|Early Macintosh emulation comes to the Archive|
|By Thom Holwerda on 2017-04-17 21:12:16|
After offering in-browser emulation of console games, arcade machines, and a range of other home computers, the Internet Archive can now emulate the early models of the Apple Macintosh, the black-and-white, mouse driven computer that radically shifted the future of home computing in 1984.
I'm not entirely sure on the legalities of what the Internet Archive is doing - since I don't see any confirmation Apple is participating in this - but I'm obviously very happy they're doing this.
|RE: Internet Archive Gets DMCA Exemption To Help Archive Vi|
|By Alfman on 2017-04-19 14:05:50|
> Following deliberation, the Copyright Office ruled in late October 2003 that four exemptions should be added to the anti-circumvention clause of the DMCA, to be valid until the next Copyright Office rulemaking in 2006, including two that are related to the Internet Archive's original comments:
Computer programs protected by dongles that prevent access due to malfunction or damage and which are obsolete.
Computer programs and video games distributed in formats that have become obsolete and which require the original media or hardware as a condition of access.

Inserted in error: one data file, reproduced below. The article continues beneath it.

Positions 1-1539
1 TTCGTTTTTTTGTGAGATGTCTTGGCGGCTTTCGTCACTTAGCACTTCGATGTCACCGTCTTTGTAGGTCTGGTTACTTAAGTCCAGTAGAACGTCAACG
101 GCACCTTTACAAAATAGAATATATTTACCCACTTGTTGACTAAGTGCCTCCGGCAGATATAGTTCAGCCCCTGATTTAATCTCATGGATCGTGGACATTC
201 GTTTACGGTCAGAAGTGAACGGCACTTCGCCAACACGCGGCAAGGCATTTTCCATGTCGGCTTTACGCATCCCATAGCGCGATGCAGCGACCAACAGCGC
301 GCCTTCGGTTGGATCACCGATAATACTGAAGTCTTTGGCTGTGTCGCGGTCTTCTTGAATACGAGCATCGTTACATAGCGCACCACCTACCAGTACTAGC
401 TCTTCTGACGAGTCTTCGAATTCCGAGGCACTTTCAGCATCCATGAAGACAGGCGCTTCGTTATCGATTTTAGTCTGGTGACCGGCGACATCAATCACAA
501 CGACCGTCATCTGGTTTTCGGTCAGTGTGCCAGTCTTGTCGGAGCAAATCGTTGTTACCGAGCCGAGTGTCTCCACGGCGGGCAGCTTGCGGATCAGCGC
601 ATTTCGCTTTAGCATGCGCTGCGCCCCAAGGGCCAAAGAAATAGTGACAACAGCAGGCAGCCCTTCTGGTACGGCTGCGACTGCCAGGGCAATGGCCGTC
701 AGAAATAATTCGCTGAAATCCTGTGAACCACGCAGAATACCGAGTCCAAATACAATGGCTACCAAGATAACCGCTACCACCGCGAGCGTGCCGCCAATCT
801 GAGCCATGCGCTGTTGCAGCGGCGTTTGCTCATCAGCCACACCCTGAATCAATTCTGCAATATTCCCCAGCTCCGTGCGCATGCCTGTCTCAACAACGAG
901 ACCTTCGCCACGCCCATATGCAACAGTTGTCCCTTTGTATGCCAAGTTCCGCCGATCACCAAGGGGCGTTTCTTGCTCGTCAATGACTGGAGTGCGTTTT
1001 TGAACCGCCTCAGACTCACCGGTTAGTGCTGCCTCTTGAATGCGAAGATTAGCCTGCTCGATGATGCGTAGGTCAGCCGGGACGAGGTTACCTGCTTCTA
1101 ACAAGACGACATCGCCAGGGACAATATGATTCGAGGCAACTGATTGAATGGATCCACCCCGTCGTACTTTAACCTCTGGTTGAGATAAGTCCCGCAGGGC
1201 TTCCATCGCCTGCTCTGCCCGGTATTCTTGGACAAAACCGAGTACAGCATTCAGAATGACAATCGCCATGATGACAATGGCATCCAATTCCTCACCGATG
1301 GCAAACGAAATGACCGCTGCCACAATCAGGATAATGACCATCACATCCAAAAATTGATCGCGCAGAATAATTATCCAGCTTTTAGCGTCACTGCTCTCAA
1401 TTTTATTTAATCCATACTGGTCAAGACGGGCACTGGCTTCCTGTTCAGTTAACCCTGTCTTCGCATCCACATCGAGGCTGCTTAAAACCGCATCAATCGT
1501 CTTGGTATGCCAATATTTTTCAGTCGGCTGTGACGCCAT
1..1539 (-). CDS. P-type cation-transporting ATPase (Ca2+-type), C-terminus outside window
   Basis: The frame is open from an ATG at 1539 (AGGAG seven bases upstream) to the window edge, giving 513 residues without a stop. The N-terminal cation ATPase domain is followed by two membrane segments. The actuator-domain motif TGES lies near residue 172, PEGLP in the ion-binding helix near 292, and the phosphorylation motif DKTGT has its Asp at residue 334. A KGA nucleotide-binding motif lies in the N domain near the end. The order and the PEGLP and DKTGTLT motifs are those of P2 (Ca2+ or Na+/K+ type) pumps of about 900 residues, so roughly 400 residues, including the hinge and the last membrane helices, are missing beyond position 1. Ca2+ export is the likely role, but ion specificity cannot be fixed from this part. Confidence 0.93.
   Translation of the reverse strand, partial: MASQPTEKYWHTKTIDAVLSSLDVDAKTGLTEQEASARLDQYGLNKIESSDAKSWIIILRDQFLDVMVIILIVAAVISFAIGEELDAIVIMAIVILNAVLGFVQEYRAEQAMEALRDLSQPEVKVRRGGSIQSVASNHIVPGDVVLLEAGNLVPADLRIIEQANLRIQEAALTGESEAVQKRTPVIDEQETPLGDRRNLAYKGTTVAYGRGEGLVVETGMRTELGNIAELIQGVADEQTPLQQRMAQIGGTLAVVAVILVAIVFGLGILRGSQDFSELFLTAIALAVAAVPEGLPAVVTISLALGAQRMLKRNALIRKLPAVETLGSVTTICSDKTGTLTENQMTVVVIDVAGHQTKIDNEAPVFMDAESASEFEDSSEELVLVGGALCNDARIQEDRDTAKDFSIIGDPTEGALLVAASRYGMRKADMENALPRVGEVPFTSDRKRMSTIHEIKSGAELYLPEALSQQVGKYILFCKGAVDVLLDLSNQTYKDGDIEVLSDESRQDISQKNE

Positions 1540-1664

That's an insightful link. My issue with the DMCA exceptions is that the rights granted under them are not permanent but temporary and on the condition that they be continuously reauthorized every 3 years. This means if they become a low priority or if there's a lame duck situation for any reason, the exceptions automatically terminate.
IMHO this is a compelling reason not to run archive.org in the US, but alas this is where they operate and theoretically a court battle could force them to cease and desist or otherwise drain their resources.
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|RE: We emulated the Apple Macintosh on our Amigas|
|By JLF65 on 2017-04-19 16:51:05|
|Yeah, Mac "emulators" on the Amiga were more properly virtual machines/virtual environments, not emulators. You had host-specific drivers for things like the SCSI and serial and video. You only had actual emulation for things that didn't have a proper driver, like the ADB system. That was usually patched over with an emulation of the ADB devices.|
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